A Markovian Approach to Modeling Succession on a Coastal Barrier Island Following Beach Nourishment


  • David J. Gibson
  • Joseph S. Ely
  • Paul B. Looney


Disturbance, hurricanes, transition probabilities, management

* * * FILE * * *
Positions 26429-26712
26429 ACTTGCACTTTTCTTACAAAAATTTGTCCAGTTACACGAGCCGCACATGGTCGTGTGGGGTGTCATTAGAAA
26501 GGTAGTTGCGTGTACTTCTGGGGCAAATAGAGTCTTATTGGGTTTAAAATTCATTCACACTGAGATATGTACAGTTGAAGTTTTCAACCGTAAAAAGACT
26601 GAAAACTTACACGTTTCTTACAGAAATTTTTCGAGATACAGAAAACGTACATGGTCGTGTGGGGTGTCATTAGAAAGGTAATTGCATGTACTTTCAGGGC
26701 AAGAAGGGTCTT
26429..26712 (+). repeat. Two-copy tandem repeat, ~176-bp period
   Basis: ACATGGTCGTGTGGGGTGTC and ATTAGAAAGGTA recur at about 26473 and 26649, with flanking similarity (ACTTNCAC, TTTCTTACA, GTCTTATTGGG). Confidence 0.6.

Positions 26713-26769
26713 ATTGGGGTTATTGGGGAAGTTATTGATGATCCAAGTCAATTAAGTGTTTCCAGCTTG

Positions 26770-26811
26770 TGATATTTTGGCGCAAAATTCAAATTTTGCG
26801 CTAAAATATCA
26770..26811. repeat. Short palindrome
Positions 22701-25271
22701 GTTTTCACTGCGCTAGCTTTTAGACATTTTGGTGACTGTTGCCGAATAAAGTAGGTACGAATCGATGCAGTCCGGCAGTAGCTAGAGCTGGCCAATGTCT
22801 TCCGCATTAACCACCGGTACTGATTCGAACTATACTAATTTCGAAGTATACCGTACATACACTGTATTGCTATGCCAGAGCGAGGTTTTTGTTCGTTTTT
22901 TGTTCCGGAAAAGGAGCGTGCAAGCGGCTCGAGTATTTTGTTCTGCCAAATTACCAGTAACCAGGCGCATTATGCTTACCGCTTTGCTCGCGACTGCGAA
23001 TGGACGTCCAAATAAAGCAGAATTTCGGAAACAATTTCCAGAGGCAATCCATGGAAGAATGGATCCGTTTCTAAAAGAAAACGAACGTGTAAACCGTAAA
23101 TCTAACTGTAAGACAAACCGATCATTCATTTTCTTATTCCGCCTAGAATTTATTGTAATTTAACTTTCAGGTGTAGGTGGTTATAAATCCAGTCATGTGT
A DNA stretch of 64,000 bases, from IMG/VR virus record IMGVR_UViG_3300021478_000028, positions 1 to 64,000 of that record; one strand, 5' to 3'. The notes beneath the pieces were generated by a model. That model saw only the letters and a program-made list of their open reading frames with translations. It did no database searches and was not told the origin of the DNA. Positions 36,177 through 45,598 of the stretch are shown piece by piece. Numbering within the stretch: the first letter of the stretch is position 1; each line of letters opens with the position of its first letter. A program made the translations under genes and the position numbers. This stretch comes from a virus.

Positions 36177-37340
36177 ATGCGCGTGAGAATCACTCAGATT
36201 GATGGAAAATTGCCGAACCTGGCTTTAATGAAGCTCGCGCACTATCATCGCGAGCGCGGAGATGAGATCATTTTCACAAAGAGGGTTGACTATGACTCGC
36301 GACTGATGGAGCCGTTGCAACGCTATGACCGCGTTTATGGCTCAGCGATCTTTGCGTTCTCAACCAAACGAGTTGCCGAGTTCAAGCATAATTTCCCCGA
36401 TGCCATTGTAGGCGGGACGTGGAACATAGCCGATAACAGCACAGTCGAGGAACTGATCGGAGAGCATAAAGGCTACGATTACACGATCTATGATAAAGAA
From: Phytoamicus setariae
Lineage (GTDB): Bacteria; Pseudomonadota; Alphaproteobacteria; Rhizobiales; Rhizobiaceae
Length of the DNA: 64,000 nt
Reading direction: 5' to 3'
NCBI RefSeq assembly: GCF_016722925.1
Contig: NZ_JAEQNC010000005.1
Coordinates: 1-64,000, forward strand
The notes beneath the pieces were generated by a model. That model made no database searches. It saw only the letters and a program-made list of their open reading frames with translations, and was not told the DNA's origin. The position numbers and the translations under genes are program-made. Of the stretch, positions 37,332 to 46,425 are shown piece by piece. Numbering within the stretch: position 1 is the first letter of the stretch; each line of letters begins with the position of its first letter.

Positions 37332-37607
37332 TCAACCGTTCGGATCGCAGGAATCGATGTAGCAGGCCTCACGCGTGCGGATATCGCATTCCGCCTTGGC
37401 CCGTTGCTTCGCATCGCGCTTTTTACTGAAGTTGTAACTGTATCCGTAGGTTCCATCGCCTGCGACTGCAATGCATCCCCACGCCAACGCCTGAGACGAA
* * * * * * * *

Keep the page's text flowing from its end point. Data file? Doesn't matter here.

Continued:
Markov models are used to understand and predict future successional pathways of vegetation on a barrier island off the coast of northwest Florida following massive beach nourishment below mean high water IMHW) in late 1990. Discriminant Analysis and Two-Way Indi cat or Species Analysis were used to classify permanent plots surveyed annually in the autumn above old MHW from 1989 to 1993 into one of eight vegetation types (strand, wooded dunes, back slopes, dunes, dry swales , wet swales, marsh or empty). Annual change in the classification of individual plots was used to derive transition matrices that give the probability that a plot will be classified in a subsequent year as a different vegetation type, or remain the same. Transition matrices derived from separate years indicate that overall successional dynamics of the vegetation above old MHW did not change following deposition of the dredge spoil below old MHW. The modeling procedure allowed the potential vegetation dynamics of the barrier island to be projected so that the effects of management and natural disturbance can be assessed quantitatively. Markov model simulation of vegetation development on the dredge spoil, showed that primary succession was proceeding according to the vegetation dynamics above old MHW, but at a rate slower than predicted. It is postulated that the slow rate of primary succession on the dredge spoil was due to natural disturbances, such as flooding by the storm surge accompanying Hurricane Andrew in August 1992. Inclusion of hurricane effects (frequency, based upon historical records, and intensity) in a subsequent simulation suggests that the stable state predicted by the model is unlikely to be reached. This model provides a theoretical developmental pattern for the vegetation on the dredge spoil to be established against which future patterns may be compared. The model also allows the ecological success of the nourishment project to be judged quantitatively.